B2B companies in emerging economies: SIEMENS in India

Like China, India is an emerging powerhouse that is expected to become the world’s third-largest economy within the next 20 years. The country’s rising consumption, huge and relatively young population, and problems in energy and healthcare present huge opportunities for foreign corporations.

Siemens India is a network of 22 companies, 18 manufacturing plants and over 500 channel partners across the country. The company also employs over 17,000 people throughout India. Siemens has been active in the Indian market for over 50 years, with its first connection dating back to 1867, when Mr. Siemens supervised the laying of the first telegraphic line between London and Calcutta. The company’s first Indian office was established in 1922 and became a corporation in 1957. As of September 2009, Indian revenues totaled €1.7 billion. Recent sales in India grew nearly 23 percent.

In the past year, Siemens has renewed its plan to focus on the Indian market over the next three years. With its commitment to India, Siemens will invest €1 billion into the market, specifically focusing on the green energy market and on developing a variety of products for India, including solar powered X-ray machines, fetal heart monitors, steam turbines and road traffic management systems.  The company hopes to increase sales tenfold over the next decade to make €1 billion in sales per year. It also plans to increase its Indian workforce by 50%.

To achieve this ambitious goal, Siemens plans to utilize a “low-cost, high-quality strategy,” or frugal engineering, focusing on simple, unsophisticated products. It aims to take advantage of the country’s infrastructure needs and develop products specifically for the Indian market.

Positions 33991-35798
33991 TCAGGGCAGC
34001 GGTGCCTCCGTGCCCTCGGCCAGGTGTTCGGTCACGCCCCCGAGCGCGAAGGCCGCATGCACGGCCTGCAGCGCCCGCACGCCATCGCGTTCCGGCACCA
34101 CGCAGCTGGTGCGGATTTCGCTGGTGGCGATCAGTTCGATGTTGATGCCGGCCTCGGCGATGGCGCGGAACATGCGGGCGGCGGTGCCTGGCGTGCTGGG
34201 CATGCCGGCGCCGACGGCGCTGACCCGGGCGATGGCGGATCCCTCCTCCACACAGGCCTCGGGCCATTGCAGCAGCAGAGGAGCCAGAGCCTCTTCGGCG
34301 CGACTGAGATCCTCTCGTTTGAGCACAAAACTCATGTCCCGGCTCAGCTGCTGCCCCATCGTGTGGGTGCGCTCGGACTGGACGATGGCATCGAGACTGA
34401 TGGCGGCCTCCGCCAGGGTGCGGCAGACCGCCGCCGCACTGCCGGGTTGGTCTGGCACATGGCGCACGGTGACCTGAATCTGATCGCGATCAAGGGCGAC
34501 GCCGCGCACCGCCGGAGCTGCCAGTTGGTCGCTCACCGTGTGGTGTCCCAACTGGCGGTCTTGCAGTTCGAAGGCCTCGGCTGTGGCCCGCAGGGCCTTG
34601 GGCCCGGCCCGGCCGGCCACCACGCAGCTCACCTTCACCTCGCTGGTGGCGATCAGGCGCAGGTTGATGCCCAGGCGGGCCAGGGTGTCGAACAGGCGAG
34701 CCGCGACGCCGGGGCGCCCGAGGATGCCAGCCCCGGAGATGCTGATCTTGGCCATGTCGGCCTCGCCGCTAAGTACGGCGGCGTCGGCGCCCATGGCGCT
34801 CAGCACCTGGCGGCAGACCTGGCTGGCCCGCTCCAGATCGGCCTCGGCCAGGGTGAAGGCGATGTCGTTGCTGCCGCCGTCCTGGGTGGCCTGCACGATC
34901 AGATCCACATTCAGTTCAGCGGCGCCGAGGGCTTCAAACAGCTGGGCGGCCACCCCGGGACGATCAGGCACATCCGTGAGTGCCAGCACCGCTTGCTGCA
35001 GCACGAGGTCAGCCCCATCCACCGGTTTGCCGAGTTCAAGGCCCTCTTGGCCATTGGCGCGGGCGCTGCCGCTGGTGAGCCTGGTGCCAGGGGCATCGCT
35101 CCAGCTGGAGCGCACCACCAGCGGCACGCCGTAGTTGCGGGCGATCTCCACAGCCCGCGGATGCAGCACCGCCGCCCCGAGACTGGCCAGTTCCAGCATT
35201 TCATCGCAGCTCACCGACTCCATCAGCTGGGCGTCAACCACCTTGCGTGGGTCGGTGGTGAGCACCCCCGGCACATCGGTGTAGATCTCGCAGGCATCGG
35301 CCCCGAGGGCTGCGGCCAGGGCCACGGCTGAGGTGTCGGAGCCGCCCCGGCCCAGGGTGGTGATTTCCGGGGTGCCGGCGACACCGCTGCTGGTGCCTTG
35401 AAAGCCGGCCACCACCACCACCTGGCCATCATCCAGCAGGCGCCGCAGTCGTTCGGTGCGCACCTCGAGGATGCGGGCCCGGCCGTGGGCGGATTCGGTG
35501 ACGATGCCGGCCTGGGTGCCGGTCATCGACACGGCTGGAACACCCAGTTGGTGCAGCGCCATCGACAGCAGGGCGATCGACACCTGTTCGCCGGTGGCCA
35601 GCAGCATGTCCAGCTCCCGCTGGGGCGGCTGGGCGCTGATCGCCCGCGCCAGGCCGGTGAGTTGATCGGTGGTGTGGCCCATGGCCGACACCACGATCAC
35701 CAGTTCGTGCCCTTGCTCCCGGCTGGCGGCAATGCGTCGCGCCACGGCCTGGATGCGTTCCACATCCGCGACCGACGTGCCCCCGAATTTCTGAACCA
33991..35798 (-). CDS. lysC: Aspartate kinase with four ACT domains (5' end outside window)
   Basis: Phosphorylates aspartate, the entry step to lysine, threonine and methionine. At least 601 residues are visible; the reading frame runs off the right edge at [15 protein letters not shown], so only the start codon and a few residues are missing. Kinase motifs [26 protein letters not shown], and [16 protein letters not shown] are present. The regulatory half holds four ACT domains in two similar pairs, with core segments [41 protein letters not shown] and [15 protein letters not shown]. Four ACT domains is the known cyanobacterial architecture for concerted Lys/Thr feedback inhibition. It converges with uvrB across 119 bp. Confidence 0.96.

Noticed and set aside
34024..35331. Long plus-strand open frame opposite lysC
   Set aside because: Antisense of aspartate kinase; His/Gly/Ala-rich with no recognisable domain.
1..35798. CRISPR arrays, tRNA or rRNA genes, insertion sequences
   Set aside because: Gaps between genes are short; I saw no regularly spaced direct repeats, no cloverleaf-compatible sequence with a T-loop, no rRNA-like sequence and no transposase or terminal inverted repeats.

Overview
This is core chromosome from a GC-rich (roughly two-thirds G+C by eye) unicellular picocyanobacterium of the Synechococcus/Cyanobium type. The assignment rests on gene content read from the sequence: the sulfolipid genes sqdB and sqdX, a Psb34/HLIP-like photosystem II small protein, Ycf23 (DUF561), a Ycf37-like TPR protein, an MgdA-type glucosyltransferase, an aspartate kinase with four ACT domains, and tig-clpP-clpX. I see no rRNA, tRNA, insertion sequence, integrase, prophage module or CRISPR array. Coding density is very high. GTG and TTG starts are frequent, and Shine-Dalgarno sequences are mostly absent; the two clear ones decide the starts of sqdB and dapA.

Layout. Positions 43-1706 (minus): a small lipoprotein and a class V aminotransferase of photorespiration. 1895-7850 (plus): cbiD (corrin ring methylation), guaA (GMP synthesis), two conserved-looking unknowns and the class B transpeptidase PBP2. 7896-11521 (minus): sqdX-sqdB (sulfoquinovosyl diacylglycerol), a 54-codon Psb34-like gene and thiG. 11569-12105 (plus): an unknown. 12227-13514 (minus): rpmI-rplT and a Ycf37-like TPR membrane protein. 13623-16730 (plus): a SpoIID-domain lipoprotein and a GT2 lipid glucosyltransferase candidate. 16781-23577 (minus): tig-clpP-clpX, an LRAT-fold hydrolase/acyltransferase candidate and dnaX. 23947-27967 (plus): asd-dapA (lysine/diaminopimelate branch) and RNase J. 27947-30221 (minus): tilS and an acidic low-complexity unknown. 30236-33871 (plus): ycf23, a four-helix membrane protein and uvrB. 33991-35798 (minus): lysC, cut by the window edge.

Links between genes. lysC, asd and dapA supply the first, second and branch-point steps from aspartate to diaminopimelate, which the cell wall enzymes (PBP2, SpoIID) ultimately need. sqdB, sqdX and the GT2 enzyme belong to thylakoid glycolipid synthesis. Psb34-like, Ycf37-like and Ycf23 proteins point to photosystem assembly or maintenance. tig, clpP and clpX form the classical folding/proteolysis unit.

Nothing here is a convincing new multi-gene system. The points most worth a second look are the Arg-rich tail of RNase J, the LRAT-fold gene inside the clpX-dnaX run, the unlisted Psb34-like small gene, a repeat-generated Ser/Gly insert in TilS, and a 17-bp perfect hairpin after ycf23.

Some examples of Siemens projects in India include:

-Investing in India’s renewable energies. Siemens plans to invest $346 million over the next three years, one-third of which will be used to help develop wind turbine technology and solar power.

-Setting up six manufacturing hubs in India. These facilities will “design, develop, produce and sell products such as signaling systems and steam turbines.”

As in China, Siemens is focusing on local R&D, design, and manufacturing in India. Although there is some debate regarding the level of skill and precision of local engineers and manufacturers, “Indovation” (innovations created by Indians) is certainly a key to the future. Some “Indovations” include a battery-powered, super-low-cost refrigerator that resists power cuts; an ATM for rural areas; and a flour mill powered by a scooter. If Siemens can harness this creativity and grasp the needs of this emerging economy, its optimistic projections will be realized.

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